Guess what! BLUE turned out to be a WWII homefront story which led to COMFORT and post-war trauma and suddenly I find that I cannot stop writing about war.
This quiet anti-war passion in me has been called forth and I am daily reminded that war is dangerous to humans and other living things.
|Post-WWI Peace Conference led to the Signing of the Treaty of Versailles|
President Woodrow Wilson is seated at the table, 5th from left.
Image shared via wikimedia commons
Today's "This Day in History" feature at History.com is yet another example that one war leads to another and that revenge is a very bad idea.
The Great War is over. Germany has surrendered. Peace Talks begin on January 18, 1919. President Wilson has assured Germany that the Allied Powers will not deal too harshly with her. But Wilson, whose philosophy is "peace without victory" is outnumbered in this approach. So, in order to get the other allied leaders to form The League of Nations, he compromises, agreeing to make Germany take sole responsibility for the war and also to pay heavy reparations.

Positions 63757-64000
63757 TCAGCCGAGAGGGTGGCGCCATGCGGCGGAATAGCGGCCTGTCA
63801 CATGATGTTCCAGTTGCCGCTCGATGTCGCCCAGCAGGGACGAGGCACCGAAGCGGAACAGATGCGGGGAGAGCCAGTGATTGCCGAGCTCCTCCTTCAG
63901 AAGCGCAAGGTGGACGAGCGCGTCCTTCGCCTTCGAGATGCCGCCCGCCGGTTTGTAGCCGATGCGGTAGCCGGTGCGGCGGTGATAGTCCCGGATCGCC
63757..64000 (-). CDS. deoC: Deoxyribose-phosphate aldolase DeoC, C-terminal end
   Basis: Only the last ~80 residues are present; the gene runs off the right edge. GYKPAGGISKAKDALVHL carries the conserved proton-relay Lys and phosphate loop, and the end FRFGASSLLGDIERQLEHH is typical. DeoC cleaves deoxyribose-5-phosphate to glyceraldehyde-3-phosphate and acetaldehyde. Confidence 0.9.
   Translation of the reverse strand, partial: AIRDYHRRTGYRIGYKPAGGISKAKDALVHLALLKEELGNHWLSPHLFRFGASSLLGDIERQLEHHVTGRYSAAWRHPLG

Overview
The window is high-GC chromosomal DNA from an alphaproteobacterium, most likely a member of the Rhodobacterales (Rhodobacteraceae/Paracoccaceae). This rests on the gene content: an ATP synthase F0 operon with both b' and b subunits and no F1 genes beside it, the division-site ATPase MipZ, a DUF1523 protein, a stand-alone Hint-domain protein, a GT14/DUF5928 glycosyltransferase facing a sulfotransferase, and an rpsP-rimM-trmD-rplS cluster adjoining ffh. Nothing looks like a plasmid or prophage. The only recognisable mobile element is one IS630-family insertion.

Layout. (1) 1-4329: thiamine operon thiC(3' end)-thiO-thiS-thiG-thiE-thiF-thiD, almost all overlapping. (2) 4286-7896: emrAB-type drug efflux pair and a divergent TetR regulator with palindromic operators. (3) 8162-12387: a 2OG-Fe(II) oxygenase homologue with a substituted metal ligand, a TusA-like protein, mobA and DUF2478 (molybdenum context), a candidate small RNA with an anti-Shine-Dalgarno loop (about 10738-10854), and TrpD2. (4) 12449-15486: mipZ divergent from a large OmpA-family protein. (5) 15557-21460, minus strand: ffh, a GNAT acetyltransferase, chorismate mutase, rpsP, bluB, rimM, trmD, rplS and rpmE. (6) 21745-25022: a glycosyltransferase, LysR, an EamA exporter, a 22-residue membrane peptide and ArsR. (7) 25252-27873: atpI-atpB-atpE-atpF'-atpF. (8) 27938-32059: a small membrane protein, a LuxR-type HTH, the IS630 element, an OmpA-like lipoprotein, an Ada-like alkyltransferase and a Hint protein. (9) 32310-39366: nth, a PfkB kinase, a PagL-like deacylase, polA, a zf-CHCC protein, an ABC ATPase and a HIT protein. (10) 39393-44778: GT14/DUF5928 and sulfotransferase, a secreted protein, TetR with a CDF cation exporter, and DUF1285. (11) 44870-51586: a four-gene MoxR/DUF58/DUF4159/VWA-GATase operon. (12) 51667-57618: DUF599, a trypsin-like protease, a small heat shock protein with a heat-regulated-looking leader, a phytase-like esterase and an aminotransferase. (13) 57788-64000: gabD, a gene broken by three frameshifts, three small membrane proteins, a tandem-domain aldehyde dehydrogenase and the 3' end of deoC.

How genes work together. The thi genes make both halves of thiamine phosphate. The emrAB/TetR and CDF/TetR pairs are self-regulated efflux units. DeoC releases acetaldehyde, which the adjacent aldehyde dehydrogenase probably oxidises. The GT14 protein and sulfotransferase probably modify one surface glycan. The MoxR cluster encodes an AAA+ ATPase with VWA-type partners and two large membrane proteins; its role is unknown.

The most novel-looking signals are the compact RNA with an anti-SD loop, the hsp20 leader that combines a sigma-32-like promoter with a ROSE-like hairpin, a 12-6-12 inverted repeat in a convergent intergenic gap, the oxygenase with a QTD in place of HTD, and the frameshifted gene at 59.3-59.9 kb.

The idea is to keep Germany on her knees.
It was a very bad idea. The German people were demoralized and frustrated. They were also ripe for a political hero. I'm not sure why Adolf Hitler captured their hearts. I can't comprehend the social and spiritual blindness he put over on the people - especially the blantant racism. But, historians seem to agree that the Treaty of Versailles with its heavy penalties to Germany, led directly to the rise of Hitler and World War II.
It's heartbreaking to think about - the knowledge that a bit of grace could have prevented so much tragedy. If only we'd been willing to extend it...
Forgiveness is an upsidedown and backward idea. It doesn't come easier to me than it does to anyone else. But I believe it works. I believe that individuals and nations who exercise unexpected compassion can change the world.
Gail Halvorsen who I blogged about a few days ago, is a clear example of someone, who after World War II, offered unexpected sweetness to the enemy. Our relationship to Germany hasn't been the same since. And that's a good thing!